By Arwyn Rice
Peninsula Daily News
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The North Olympic Peninsula is home to more than 10,000 veterans. Nearly 1 in three Clallam County residents are either a veteran or related to one, said U.S. Coast Guard Cmdr. Keith McTigue, commanding officer of the air station.
“A veteran is someone who, at one point in their life, wrote a blank check made payable to the United States of America for an amount of up to and including their life,” McTigue said, quoting an anonymous author.
Guest speaker at the ceremony was Betsy Reed Schultz of Port Angeles, who spoke about the Captain Joseph House, a respite for families of fallen veterans that recently received nonprofit status.
Among those in attendance were Mary E. Reid, 85, who was an Army nurse during the Korean War.
In December 1950, Reid was on her way with her hospital group to set up a “station hospital” in an area that would become North Korea — just as the Chinese invaded Korea.
At the time, the group was not prepared to be in a war zone, Reid said.
“We wouldn't have gone there if we knew there was going to be a war,” she said.
Reid's unit was redeployed to Pusan, South Korea, where her unit became an evacuation hospital.
Clallam County Sheriff Bill Benedict and Undersheriff Ron Peregrin, both Navy veterans, represented the many veterans who are members of the area law enforcement community.
Military service is a good precursor for law enforcement, Peregrin said.
“Former members of the military are already disciplined and can withstand the rigors of the police academy,” he said.
Peregrin noted there are federal grants to help fund the training of post-9/11 veterans, assisting them in finding jobs.
McTigue noted that four North Olympic Peninsula residents have distinguished themselves by earning the Medal of Honor, the nation's highest military decoration.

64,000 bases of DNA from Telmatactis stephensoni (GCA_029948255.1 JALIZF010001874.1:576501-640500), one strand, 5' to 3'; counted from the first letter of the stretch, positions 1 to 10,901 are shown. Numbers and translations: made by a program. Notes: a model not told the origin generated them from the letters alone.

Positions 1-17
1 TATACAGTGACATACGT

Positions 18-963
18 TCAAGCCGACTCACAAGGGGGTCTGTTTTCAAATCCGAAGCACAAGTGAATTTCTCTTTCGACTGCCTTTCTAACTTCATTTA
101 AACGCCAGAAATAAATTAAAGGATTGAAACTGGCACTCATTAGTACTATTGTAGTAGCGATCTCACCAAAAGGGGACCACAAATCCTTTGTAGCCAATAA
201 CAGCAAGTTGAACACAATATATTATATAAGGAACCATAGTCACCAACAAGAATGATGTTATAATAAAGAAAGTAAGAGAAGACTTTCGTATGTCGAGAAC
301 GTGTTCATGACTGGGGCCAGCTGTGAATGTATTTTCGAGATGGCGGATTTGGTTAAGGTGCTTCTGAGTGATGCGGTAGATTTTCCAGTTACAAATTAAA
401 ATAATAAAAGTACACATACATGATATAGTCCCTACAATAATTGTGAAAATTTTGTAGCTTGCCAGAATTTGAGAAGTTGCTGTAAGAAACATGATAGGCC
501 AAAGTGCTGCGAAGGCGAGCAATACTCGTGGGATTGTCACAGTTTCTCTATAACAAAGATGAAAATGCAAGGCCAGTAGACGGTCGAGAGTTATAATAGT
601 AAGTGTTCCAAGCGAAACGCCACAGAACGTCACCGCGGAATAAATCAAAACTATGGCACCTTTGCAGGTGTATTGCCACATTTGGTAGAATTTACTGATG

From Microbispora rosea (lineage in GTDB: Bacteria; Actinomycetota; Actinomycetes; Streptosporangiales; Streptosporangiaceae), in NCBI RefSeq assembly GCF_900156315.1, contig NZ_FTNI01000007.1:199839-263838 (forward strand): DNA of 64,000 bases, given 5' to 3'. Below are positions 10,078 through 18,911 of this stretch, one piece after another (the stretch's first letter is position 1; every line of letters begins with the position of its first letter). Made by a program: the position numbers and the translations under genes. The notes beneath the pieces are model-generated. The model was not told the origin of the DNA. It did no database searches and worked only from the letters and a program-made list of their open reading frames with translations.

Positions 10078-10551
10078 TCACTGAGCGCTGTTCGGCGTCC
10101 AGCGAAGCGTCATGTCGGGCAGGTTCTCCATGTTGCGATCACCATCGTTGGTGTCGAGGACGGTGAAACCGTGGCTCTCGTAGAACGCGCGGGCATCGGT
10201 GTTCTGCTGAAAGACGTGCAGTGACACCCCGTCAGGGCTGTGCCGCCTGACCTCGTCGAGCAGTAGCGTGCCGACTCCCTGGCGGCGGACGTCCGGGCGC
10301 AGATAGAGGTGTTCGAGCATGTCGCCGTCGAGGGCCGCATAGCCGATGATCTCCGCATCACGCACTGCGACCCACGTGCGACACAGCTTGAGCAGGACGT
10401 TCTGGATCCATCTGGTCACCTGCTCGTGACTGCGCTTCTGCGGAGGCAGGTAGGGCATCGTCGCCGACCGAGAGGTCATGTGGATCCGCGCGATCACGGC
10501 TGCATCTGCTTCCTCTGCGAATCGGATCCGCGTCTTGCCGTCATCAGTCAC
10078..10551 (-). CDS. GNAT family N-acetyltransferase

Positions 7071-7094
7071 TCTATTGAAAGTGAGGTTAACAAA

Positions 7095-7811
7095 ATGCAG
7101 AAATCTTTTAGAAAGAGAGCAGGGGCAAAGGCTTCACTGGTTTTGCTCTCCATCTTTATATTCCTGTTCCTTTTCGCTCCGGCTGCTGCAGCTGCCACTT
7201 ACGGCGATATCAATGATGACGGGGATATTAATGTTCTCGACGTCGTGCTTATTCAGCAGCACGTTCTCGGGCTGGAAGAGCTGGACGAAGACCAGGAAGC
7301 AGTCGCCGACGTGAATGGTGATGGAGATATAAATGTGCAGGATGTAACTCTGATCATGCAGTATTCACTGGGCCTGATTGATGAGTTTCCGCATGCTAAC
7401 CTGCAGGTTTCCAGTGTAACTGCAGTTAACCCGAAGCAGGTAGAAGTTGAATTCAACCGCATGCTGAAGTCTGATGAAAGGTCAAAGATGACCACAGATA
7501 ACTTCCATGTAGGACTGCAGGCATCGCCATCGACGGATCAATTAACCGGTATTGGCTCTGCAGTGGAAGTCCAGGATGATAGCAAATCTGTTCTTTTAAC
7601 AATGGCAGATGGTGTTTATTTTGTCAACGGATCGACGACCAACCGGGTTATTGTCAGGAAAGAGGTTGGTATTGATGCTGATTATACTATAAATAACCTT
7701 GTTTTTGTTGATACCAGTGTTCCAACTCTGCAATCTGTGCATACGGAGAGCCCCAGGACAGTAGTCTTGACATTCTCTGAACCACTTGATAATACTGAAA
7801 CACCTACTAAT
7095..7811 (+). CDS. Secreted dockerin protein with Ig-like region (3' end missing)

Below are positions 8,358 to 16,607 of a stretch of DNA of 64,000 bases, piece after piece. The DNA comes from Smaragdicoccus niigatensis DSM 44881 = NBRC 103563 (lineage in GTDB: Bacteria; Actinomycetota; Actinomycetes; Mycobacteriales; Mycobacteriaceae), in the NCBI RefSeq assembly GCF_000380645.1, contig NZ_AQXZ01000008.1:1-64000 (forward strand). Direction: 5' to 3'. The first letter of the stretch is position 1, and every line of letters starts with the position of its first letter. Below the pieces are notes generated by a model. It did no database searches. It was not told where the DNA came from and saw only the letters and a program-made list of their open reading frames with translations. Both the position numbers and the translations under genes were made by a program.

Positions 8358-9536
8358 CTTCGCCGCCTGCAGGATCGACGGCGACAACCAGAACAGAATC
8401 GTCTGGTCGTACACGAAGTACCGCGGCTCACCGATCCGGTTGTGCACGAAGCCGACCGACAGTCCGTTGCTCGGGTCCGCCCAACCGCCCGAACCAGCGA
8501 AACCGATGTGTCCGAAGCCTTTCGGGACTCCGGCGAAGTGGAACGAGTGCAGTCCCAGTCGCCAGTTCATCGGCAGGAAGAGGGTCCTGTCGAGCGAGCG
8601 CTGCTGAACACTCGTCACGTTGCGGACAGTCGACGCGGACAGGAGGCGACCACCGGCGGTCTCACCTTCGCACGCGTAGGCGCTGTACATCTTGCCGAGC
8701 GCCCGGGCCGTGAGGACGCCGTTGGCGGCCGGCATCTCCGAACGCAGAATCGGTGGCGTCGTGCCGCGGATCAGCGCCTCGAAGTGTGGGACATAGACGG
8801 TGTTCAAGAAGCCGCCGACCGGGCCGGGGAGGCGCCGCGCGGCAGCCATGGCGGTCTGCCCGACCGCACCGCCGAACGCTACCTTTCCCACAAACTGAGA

They were Francis Bishop, a Union Army soldier during the Civil War, who moved to Port Angeles after the war; Thaddeus S. Smith of Jefferson County's Leland Valley, who retired to Port Townsend after serving as an Army corporal at the Battle of Gettysburg; Richard B. Anderson of Agnew, who died on a Pacific atoll during World War II after grabbing a live grenade and saving three men; and Marvin G. Shields of Port Townsend, the first member of the Navy to earn the Medal of Honor during the Vietnam War — and the first and only Seabee ever so honored.
Members of Anderson's family allowed his Medal of Honor and other awards to be displayed at Sunday's ceremony.
U.S. Marine Corps Sgt. Jason L. Howton, a Marine Corps recruiter stationed in Port Angeles, stood honor guard over Anderson's Medal of Honor before and during the ceremony.
“It is an honor to be asked. There is no way I was going to say 'No,'” Howton said.
North Peninsula residents continue to bring honor to the area, as Port Angeles native Cliff Wooldridge, a Marine Corps sergeant, was recently awarded the Navy Cross and named the USO Marine of the Year for bravery in Afghanistan, McTigue said.
Before and after the speeches, the Port Angeles High School Wind Ensemble played the “Armed Forces Medley”; the Sequim High School Select Choir sang “The Star-Spangled Banner”; the Port Angeles High School Band played “Echo Taps”; and a plethora of choral groups — the Olympic Peninsula Men's Chorus, the Peninsula Men's Gospel Singers and the Grand Olympics Chorus of Sweet Adelines Internations — also performed.
Other Veterans Day events included an Avenue of Flags in Sequim, where two blocks of Fir and Spruce Streets were planted with 275 flags for Veterans Day weekend.
The Avenue of Flags was a Sequim Sunrise Rotary project.
In Port Townsend, a Veterans Day ceremony was also held at the American Legion Marvin G. Shields Memorial Post 26.
Reporter Arwyn Rice can be reached at 360-452-2345, ext. 5070, or at email@example.com.